For about 10 years, I was an active player in spreading the word on Suisun Valley’s presence. The region had been given grants from the town of Fairfield and the Solano Irrigation District. Suisun growers were given 10 years to get themselves onto the wine maps, and they did it…

Today, Diaz Communications has a very minor role, yet we are still connected. We’re all still watching it grow, into what it’s becoming. Suisun Valley is now a favorite place for many people who want to get away from the madding crowds, and who want to buy some excellent value wines in the process. Neighbor to Napa on its southeastern edge, Suisun Valley is very much on its way.

So much so that the inevitable has happened. People who live there, and aren’t part of the agricultural community, could care less about growth. The NIMBYs are all set. And, they’re not looking for, nor do they appreciate, any more growth. The last thing they want are more people clogging up their highways and byways. When they moved in, they had no idea there were going to be grants to expand awareness and help Suisun’s farmers grow, both grapes and agriculture. But… but, this is the progress that’s needed to support the valley to continue to be alive and well.

Change happens. In fact, it’s the only constant, n’est ce pas? Where I come from, I could pedal a bicycle down Franklin Street, in Stoneham Massachusetts; and within 15 to 20 minutes of straight street pedaling, I went through two more towns. (Stoneham to Medford to Malden.) The East Coast is pretty much wall to wall development. Migrations west have been happening, since someone landed on the East Coast. Our First Nation People will attest to that.

There’s a lot of land out here in California, and a lot of it is not anywhere near developed… yet. Yet, is the operative word, regardless of what any of us want. There’s always going to be growth spreading westward; and, with it comes change. That “noise” brings an economy to a town and a planning commission works hard to manage it to the benefit of all, not just a select few.

I just moved from an area that was too busy. That, too, happens all of the time. Life is about change for growth, in any direction.

Compromise is on the horizon for bucolic Suisun Valley, and it looks like, with all of the current disturbances by some of its residents, the growth outcome will be settled by county staff, planning commission members, and its Supervisors.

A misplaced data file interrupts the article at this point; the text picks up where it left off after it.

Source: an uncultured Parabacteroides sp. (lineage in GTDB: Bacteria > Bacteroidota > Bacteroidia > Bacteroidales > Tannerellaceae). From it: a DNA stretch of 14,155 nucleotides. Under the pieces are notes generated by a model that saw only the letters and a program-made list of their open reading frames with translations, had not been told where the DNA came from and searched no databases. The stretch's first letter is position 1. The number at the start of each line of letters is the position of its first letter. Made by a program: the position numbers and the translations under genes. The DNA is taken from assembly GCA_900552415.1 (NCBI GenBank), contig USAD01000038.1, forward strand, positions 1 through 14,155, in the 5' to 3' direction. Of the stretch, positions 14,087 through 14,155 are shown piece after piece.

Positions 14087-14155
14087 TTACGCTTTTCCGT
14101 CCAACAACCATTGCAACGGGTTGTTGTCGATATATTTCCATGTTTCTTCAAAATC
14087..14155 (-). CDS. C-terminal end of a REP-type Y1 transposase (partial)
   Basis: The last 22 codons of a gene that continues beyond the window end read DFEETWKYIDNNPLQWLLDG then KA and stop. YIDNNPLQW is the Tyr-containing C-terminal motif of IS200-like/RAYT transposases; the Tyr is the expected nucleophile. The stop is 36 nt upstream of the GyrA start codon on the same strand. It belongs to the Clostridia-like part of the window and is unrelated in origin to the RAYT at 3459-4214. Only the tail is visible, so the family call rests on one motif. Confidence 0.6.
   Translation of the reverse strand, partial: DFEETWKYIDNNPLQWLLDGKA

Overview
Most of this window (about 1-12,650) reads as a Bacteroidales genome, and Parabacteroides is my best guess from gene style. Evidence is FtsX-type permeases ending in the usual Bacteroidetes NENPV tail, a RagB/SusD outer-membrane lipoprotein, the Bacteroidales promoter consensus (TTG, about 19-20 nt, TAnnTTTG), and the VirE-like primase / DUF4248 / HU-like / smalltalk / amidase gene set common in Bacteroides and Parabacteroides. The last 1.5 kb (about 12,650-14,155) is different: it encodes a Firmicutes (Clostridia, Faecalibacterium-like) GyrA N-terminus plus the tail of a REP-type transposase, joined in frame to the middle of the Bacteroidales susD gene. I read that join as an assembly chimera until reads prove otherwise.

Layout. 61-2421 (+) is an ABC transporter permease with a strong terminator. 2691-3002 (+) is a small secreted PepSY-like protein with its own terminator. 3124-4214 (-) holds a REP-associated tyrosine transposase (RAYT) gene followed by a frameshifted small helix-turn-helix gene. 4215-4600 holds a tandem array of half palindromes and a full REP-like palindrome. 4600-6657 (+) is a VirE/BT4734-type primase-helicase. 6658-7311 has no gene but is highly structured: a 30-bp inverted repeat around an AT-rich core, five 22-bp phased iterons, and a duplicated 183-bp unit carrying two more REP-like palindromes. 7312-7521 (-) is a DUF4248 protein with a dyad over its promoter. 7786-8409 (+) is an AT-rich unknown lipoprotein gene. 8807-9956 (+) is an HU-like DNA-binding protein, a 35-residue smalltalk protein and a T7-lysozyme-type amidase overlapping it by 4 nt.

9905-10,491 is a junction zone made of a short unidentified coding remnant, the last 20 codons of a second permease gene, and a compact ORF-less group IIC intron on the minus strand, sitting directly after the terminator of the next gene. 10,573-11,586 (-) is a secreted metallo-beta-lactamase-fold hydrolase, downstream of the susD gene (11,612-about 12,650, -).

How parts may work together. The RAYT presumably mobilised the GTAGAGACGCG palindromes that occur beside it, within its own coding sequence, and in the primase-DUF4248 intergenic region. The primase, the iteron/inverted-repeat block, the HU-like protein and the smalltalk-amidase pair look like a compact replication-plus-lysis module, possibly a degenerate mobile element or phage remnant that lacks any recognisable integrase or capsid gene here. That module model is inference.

The following is an assessment from the…

2017 Growing Season Report by Allied Grape Growers

“Due to the entrepreneurial nature of some SV/GV growers over the last few years, many out-of-state markets have been opened up for these premium coastal grapes. There are now bonded wineries in all 50 states of the nation. Many of these wineries look to California for their grape supply due to the inability to reliably grow vinifera grapes in their own regions.

“In addition, home winemaking is still a common practice throughout many ethnic communities. In addition, home winemaking is still a common practice throughout many ethnic communities from the Midwest to the Northeast. The ‘new’ generation of these home winemakers is extremely interested in producing a premium product and seeking the quality differentiation provided by coastal winegrapes from recognized AVAs. As a result of these opportunities, the SV/GV region has become a recognized source for these out-of-state buyers.

“It is safe to say that, without an economic premium to market grapes in this manner, they would be marketed within the state to purchasing crush facilities. Considering this, the true worth and sheer volume of SV/GV grapes would be reported as even higher if these shipments were taken into account.

“A smaller but important issue contributing to the validity of average price data is the increasing amount of niche buyers purchasing small quantities of fruit at premium prices throughout the region. Many times these smaller buyers are unaware of the reporting requirements associated with winegrape purchasing. The omission of these often “higher-priced” transactions contributes to lower-than-realistic average price expressions in the report.

“The SV/GV region has experienced considerably improved marketplace [popularity] over the recent years with advances in viticulture coupled with buyer willingness to purchase grapes. Considering the overall momentum and long term trends evident within the California wine industry, SV/GV region is poised for continued success.”

Poised for continued success

Progress is inevitable. When it gets to be too much, many people move to higher ground or deeper into the woods. Suisun is well on its way to reward its farmers for their well earned celebrity. This was the objective of the Suisun Valley Vintners and Grape Growers Association being formed and it’s still moving forward in a positive direction.